{u} Bartenora in Misn. Beracot, c. 7. sect. 1. Maimon. & Bartenora in Misn. Maaser Sheni, c. 11. sect. 2. & in Misn. Sabbat, c. 18. sect. 1. {w} In Misn. Maaser Sheni, c. 11. sect. 2.

Verse 26. And thou shall bestow that money for whatsoever thy soul lusteth after,.... He might buy what provision he would with it, what he best liked, and was most agreeable to his appetite:

for oxen, or for sheep; he might purchase beef or mutton, or any other sort of meat that could be got, and was lawful to be eaten, as before directed:

or for wine, or for strong drink; to drink with his food, whether wine or any other liquor; the Targum of Jonathan is, wine new or old, which he chose; but the latter, strong drink, Aben Ezra says, was a liquor made of honey and of dates, of wheat and of barley:

or for whatsoever thy soul desireth; whether eatable or drinkable:

and thou shalt eat there before the Lord thy God; he having put his name in that place; and dwelling there, as the Lord did in the temple of Jerusalem:

and thou shalt rejoice, thou and thy household; eat their food with cheerfulness and gladness, making a feast of it and keeping it as such, he and his whole family, his wife and children, or as many as were with him; and all males were obliged to appear at the three grand yearly festivals, and it was at one of these this was to be done.

Verse 27. And the Levite that is within thy gates, thou shalt not forsake him,.... As not from giving him the first tithe, as Jarchi remarks, so he was not to forget him in this; he was not to leave him behind, but take him with him to partake of this entertainment:

for he hath no part nor inheritance with thee in the land: see Deuteronomy 12:12.

Verse 28. At the end of three years thou shalt bring forth all the tithe of thine increase the same year,.... This, according to Aben Ezra, was a third tithe, and did not excuse the second tithe; so says: "I gave the third tithe to the repair of the temple," (Tobit 1:7) as in one copy, but, according to another, to the stranger, fatherless, and widow, which better agrees with what follows; but the Jewish writers generally understand this as the same with the second tithe, which on the two first years from the sabbatical year was carried to Jerusalem, or money in lieu of it, with which provisions were bought and eaten there, but on the third year were eaten in their own cities with the poor, and in the stead of the other; so says Maimonides {x}, on the third and sixth years from the sabbatical year, after they have separated the first tithe they separate from what remains another tithe, and give it to the poor, and it is called the poor's tithe, and not on those two years is the second tithe, but the poor's tithe, as it is said, "at the end of three years," &c. and still more expressly elsewhere {y}; after they have separated the first tithe every year, they separate the second tithe, Deuteronomy 14:22 and on the third and sixth years they separate the poor's tithe instead of the second; and this was done, not at the latter end of the third year, but, as Aben Ezra interprets it, at the beginning; for the word used signifies an extremity, and the beginning of the year is one extremity of it as well as the latter end of it:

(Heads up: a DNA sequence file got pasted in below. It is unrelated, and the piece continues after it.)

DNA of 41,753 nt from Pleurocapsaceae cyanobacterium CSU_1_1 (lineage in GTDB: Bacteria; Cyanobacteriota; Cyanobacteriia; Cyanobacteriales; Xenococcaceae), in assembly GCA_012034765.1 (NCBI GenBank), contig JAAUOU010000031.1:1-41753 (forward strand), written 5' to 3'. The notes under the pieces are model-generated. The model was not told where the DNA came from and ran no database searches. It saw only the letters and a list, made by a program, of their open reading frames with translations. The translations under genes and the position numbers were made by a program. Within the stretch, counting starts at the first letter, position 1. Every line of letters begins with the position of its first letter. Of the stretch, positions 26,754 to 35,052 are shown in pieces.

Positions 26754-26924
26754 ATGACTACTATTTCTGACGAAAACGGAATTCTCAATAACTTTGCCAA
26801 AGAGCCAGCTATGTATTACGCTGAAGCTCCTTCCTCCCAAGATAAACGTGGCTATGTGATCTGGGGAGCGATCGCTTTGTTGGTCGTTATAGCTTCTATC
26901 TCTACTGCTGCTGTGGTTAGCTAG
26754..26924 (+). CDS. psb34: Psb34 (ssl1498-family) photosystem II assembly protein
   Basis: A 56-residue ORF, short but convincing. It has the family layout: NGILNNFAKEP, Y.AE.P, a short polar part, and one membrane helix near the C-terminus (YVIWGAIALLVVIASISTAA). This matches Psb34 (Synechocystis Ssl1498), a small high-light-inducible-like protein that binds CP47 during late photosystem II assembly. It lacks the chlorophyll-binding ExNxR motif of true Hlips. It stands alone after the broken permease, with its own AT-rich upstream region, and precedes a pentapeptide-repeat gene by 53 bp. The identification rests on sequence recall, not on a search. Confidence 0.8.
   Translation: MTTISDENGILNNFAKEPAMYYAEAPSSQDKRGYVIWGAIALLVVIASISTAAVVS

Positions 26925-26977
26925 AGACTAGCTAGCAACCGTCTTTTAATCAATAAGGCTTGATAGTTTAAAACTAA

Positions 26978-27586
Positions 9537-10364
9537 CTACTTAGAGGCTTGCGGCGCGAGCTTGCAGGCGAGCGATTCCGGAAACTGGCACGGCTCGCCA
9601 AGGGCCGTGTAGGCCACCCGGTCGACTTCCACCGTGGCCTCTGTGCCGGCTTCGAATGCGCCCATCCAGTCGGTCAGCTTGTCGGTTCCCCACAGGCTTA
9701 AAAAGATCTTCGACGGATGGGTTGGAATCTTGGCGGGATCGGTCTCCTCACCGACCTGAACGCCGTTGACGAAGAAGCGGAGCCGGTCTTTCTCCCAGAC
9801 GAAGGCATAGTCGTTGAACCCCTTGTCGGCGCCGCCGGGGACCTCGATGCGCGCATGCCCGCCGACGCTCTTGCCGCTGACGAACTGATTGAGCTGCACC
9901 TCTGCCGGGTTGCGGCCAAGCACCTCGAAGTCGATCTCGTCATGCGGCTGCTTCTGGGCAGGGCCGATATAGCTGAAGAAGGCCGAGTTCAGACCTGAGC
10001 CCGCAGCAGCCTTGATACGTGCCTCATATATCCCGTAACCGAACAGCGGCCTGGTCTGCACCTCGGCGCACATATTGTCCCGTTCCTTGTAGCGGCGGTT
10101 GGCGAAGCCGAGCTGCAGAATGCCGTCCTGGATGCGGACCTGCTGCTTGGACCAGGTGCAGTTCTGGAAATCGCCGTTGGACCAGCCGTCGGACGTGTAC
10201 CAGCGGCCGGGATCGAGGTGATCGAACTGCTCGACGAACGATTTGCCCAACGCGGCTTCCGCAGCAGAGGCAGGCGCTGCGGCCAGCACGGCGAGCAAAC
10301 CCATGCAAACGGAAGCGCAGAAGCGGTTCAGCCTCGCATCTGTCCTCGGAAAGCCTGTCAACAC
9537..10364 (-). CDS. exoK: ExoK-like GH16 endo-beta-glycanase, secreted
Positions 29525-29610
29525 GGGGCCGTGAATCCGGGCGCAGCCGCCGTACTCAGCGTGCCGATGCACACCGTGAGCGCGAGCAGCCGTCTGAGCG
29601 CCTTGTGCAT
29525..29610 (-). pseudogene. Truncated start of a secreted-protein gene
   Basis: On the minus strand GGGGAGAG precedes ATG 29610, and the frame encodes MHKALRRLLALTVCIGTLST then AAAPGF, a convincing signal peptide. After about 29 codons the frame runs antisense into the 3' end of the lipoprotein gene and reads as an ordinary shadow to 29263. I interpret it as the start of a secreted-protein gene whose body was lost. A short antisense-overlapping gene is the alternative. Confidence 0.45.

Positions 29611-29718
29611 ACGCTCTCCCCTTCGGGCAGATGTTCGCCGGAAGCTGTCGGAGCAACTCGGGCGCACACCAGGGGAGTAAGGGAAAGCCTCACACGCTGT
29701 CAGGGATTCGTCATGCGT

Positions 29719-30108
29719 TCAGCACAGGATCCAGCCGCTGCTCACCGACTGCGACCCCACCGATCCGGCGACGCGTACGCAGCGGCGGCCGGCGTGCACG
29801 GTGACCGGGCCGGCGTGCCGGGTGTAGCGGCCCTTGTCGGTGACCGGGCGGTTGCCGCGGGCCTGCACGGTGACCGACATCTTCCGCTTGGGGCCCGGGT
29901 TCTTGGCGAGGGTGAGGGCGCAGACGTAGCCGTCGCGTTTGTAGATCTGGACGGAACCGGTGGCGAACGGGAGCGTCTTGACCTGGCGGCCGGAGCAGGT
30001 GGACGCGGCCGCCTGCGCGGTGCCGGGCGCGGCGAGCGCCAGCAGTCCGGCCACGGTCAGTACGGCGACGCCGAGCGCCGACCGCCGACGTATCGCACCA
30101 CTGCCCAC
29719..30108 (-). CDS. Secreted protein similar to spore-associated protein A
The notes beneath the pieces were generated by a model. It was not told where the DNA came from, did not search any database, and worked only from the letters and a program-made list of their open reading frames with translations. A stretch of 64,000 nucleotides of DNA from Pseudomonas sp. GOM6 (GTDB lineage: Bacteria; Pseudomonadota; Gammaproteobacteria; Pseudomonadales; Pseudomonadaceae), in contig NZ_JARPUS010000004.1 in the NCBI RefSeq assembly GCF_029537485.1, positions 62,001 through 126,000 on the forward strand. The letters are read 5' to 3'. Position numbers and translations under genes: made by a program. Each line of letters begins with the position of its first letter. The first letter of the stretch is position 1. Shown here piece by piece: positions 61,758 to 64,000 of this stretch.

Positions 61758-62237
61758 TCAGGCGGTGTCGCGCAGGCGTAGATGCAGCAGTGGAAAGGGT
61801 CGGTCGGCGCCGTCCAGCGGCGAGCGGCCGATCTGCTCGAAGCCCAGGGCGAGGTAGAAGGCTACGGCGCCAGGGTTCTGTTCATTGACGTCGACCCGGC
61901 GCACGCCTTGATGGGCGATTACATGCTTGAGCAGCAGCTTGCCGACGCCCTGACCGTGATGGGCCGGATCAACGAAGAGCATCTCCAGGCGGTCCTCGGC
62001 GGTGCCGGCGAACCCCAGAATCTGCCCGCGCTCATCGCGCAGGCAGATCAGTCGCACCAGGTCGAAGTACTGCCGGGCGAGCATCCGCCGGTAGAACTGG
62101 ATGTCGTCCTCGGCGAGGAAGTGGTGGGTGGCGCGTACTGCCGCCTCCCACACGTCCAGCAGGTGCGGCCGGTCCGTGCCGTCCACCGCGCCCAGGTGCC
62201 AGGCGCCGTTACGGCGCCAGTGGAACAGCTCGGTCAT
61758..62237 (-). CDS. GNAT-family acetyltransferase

and lay it up within thy gates; not to be hoarded up, or to be sold at a proper time, but to be disposed and made use of as follows.

{x} Hilchot Mattanot. Anayim, c. 6. sect. 4. {y} In Maaser Sheni, c. 1. sect. 1.

Verse 29. And the Levite, because he hath no part nor inheritance with thee,.... Shall come and take the first tithe, according to Jarchi; but though this he was to do, yet is not what is intended here, but he was to partake of the second tithe, or what was in the room of it, the poor's tithe, with whom he is here joined:

and the stranger, and the fatherless, and the widow, which are within thy gates, shall come; and take the second tithe, as the above writer rightly interprets it, and which he says is the poor's of this year; see Deuteronomy 12:12,

and shall eat and be satisfied; make a plentiful meal, eat freely as at a feast; and, as the same writer observes, they were not obliged to eat it at Jerusalem, according to the way they were bound to eat the second tithe of the two years, that is, the two preceding this:

that the Lord thy God may bless thee in all the work of thine hand which thou doest; as might be expected, when his commands, and particularly those respecting the tithes and firstlings, were obeyed.